On the one hand, if you’re a beginner, you don’t know if you’re going to become a serious knitter, so why should you waste money on good needles?
On the other hand, good needles, like good yarn, are much more pleasant to use. Poor quality needles (or yarn) could definitely cause you to dislike knitting.
I’d recommend wooden or bamboo needles, and yes, fixed circulars, if available. Again, most kits provide straight needles, but one of their main drawbacks is the ease with which you can lose a straight needle, especially when you’re a beginner. . I find stitches are less likely to fall off a circular needle, too. Maybe that’s just me.
The Stitch Pattern. There are a lot of really tempting patterns out there, from colorwork to cable to brioche stitch, but for beginners, the kit should only call for garter stitch or stockinette stitch. The occasional stripe of a different color, going from the beginning of the row to the end, would work, too.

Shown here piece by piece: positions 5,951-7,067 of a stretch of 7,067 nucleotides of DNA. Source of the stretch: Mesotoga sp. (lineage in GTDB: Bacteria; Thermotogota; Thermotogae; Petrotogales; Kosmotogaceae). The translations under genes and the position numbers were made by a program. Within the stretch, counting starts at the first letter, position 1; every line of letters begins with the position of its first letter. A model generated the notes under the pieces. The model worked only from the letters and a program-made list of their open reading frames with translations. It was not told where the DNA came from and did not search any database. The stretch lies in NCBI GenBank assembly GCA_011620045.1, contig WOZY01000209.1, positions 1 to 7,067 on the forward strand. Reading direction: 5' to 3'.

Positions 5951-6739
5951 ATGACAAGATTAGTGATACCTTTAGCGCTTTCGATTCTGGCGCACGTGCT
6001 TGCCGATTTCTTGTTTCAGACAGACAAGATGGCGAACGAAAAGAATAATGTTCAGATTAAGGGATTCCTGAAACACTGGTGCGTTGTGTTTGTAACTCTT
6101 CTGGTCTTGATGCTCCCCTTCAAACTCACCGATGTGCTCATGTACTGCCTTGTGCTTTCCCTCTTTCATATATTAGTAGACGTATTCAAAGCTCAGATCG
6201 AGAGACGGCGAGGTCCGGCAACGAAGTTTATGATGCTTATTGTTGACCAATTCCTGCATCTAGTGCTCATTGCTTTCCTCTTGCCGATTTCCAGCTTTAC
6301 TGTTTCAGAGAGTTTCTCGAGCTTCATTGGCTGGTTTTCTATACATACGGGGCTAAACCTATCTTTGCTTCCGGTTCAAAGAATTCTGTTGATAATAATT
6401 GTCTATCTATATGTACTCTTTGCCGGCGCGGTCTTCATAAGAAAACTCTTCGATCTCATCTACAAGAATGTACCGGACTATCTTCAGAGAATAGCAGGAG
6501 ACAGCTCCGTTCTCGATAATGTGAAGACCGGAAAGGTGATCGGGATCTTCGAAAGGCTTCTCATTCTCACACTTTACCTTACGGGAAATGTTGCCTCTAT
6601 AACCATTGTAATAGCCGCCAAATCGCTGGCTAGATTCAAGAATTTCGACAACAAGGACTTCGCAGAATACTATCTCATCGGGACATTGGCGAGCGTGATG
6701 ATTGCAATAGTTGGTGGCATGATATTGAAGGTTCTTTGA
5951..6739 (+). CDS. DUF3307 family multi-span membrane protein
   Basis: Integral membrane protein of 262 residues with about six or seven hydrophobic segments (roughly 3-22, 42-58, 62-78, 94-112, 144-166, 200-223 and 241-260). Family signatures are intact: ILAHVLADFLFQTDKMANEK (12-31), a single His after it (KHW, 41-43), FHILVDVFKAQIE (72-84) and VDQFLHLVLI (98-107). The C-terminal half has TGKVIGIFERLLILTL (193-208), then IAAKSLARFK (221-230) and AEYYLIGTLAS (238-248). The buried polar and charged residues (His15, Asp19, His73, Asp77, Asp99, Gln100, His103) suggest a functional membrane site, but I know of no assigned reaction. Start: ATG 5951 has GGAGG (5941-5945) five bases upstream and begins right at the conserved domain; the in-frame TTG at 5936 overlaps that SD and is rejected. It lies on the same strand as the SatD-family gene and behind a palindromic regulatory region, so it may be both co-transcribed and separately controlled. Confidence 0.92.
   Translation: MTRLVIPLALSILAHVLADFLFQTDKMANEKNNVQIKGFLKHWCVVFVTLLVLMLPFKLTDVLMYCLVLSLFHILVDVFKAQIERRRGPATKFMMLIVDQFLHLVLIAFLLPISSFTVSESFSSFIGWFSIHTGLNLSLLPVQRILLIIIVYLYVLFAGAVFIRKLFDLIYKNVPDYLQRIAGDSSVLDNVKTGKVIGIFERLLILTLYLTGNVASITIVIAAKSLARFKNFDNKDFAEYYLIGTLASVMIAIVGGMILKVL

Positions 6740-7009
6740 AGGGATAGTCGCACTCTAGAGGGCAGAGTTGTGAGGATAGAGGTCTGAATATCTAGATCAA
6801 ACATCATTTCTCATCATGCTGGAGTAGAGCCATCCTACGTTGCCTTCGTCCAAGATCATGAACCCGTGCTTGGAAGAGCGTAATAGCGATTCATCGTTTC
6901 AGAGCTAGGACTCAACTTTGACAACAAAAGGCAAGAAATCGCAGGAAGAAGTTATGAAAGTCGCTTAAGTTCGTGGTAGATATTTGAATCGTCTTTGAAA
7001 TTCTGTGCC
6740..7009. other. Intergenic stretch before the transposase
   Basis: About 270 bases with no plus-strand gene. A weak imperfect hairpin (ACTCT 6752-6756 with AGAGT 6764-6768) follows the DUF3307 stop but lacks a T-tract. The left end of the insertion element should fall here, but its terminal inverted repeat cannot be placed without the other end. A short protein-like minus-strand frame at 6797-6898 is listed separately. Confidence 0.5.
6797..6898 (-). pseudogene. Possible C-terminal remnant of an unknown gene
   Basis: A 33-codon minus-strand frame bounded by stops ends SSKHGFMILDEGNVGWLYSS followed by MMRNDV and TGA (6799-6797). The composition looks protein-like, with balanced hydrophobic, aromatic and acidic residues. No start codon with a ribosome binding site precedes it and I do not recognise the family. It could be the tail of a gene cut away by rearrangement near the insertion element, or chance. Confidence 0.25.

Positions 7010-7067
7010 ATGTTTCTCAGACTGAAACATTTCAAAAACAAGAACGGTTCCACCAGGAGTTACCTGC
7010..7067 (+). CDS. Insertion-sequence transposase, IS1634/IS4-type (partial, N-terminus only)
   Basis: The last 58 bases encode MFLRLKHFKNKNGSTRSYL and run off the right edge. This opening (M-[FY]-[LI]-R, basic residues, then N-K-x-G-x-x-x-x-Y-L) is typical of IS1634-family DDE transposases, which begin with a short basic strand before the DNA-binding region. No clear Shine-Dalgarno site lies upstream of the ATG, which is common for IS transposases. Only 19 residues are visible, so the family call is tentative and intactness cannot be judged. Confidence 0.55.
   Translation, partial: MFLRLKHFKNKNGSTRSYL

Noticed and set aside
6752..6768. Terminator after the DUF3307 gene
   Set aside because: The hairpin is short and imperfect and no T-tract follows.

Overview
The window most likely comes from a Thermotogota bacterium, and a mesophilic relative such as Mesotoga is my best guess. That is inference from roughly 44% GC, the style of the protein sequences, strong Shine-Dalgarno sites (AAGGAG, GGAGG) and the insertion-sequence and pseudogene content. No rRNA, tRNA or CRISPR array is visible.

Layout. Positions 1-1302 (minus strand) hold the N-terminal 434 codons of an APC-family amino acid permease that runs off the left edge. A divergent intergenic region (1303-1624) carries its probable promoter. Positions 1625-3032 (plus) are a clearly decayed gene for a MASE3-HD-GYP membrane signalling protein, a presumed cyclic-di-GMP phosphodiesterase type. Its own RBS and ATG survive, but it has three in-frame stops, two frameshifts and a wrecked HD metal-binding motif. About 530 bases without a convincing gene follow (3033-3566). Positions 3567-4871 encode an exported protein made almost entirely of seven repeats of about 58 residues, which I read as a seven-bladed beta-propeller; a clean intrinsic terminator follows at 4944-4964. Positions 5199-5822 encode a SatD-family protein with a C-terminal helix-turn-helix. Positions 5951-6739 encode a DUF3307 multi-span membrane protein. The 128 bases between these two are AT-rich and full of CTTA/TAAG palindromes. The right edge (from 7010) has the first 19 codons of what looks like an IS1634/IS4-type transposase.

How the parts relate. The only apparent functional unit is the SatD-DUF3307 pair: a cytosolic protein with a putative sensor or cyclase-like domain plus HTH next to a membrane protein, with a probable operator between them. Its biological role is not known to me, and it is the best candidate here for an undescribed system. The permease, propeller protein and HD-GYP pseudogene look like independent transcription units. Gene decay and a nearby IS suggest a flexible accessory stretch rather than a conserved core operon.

Except for small projects like washcloths, almost every pattern will require you to learn to weave in ends, so this kind of stripe will add very little complexity to the project.
What WON’T Be in the Kit?
Anything you need for finishing your project after the knitting is done.
If you need to weave in ends, you’ll need a large eyed blunt needle, sometimes called a darning needle. Craft or sewing stores, as well as your local yarn store, (LYS), should have these.
If you need to use any thread to sew you knitting to something else, say if you made a pillowcase, you’ll need the thread and the cloth. I’ve yet to see backing of any kind provided in a knitting kit. Sewing stores are good sources for these.